Between the Mega Millions and Powerball jackpots, that’s the amount of money that can be won through the lottery.
After no one won Friday’s Mega Millions drawing, the jackpot climbed to a staggering $1.6 billion — the largest prize in U.S. history. The Powerball jackpot reached $620 million after no one won Saturday’s drawing. There have only been two larger Powerball jackpots: $1.6 billion on Jan. 13, 2016 and $758.7 million on Aug. 23, 2017, according to the Associated Press.
Ever wonder what someone could do with that much money?
Pay off debt? Buy a house? A car? A family trip to Disneyland? Maybe use it to change the world?
Here are a few examples of ways jackpot winners decided to spend their money:
In 2008, Paul and Sue Rosenau won $181.2 million from the Powerball. According to The Balance Everyday, The Rosenau’s used their winnings to create a foundation, The Legacy of Angels, in the memory of their late granddaughter. The foundation was created to increase the awareness of Krabbe Disease; a disease that affects only one of about 100,000 newborns and attacks the lining of the nerves. Their granddaughter, Makayla, died from the disease five years previously.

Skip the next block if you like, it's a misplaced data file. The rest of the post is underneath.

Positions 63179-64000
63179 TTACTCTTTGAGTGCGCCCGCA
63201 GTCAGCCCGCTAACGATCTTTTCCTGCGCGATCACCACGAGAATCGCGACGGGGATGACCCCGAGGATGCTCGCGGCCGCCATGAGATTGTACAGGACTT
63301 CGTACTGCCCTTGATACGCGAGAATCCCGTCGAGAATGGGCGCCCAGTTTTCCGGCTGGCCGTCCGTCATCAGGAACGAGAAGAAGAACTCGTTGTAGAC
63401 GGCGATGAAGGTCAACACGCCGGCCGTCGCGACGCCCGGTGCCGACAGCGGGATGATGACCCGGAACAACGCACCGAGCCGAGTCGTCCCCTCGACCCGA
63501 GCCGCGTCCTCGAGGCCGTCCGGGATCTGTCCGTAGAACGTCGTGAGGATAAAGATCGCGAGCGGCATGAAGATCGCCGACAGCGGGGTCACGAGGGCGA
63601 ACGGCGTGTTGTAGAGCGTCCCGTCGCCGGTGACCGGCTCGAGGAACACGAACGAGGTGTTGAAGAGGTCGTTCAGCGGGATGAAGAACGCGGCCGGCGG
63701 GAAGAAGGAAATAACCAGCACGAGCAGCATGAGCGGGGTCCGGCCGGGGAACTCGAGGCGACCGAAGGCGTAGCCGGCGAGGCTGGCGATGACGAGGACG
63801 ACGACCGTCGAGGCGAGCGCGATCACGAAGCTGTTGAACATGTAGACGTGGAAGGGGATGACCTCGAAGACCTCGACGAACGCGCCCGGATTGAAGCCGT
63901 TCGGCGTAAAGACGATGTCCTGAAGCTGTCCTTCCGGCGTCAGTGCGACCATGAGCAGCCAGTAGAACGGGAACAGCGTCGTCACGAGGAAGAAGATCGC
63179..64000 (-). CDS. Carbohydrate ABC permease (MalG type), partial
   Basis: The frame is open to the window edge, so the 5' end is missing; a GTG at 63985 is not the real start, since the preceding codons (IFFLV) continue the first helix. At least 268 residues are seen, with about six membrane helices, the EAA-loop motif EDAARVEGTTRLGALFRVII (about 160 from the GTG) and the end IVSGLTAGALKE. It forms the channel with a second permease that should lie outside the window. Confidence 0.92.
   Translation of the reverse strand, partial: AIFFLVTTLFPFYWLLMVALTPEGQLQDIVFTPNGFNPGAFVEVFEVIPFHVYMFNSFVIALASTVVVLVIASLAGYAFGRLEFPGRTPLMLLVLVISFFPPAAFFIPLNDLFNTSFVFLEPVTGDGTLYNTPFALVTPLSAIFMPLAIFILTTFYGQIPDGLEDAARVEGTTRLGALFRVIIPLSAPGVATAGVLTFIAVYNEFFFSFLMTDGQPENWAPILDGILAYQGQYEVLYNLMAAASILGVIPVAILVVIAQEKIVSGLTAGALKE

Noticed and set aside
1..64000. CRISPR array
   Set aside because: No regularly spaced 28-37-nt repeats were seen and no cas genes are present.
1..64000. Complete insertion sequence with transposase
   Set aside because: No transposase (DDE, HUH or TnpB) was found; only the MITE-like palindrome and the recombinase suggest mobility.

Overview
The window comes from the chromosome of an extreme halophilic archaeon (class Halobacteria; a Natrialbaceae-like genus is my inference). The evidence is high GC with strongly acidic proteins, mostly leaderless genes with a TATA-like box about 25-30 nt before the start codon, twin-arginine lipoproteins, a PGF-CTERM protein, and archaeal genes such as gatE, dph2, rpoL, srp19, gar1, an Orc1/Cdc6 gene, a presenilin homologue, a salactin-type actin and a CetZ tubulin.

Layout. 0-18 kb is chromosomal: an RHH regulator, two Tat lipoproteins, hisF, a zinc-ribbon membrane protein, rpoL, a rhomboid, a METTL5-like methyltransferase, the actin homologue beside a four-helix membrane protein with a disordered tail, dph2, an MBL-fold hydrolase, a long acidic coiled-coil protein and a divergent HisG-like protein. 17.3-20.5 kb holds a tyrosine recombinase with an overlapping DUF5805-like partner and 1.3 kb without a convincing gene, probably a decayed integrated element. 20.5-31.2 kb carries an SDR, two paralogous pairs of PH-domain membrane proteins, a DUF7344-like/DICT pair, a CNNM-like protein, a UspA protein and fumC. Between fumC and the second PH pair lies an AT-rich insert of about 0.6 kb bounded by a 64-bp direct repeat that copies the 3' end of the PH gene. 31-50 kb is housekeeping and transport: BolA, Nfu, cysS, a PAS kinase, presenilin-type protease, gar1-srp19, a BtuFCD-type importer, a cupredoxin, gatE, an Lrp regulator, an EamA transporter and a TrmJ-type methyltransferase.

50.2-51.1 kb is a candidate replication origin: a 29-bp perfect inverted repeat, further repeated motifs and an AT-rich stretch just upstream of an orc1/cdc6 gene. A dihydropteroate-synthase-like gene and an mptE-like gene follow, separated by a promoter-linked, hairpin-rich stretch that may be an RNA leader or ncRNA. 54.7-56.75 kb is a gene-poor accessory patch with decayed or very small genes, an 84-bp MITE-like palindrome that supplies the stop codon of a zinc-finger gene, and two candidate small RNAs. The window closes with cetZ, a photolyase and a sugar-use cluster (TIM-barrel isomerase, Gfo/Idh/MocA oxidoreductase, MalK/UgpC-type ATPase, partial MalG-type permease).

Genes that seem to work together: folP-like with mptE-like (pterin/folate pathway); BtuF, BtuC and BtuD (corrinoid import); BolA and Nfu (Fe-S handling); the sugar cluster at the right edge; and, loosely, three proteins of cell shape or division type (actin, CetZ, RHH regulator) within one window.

According to the UK’s Daily Mail, a Canadian couple made headlines in 2010 when they donated a majority of their winnings. Allen and Violet Large won $11.2 million in the lottery and decided that other people needed the money more than them. The pair, in their 70s, set up a few of their family members financially and then donated most of their money to hospitals and charitable organizations.
But, not everyone chooses to spend their winnings so wisely.
In 1991, a woman was murdered by her husband after she spent all $5 million of her lottery winnings. According to BusinessInsider, Idi Roncaioli didn’t tell her husband she won the lottery, and instead spent it all. The Toronto Star reports that after her husband, Joseph, discovered she had given $2 million of her winnings to a secret child she’d had with another man, he poisoned her with painkillers.
AskMen.com reports that a woman who won the lottery in both 1985 and 1986 gambled away all her winnings in Atlantic City, according to BusinessInsider. Evelyn Adams told the New York Times in 1993 that the publicity she received from winning $5.4 million led to a bombardment of requests for financial assistance from people.
Still wondering if you should buy a ticket or what you should do with your winnings?
Remember, the odds of winning the jackpot aren’t good. The Associated Press says the chance of matching all six numbers and taking home $1.6 billion are one in 302.5 million.
If you’re still willing to risk it, Mega Millions is played in 44 states, Washington D.C., and the U.S. Virgin Islands.
The next closest is the Arizona Last Stop, about 60 miles to the southeast, near mile marker 30 on U.S. Highway 93 in White Hills, Arizona.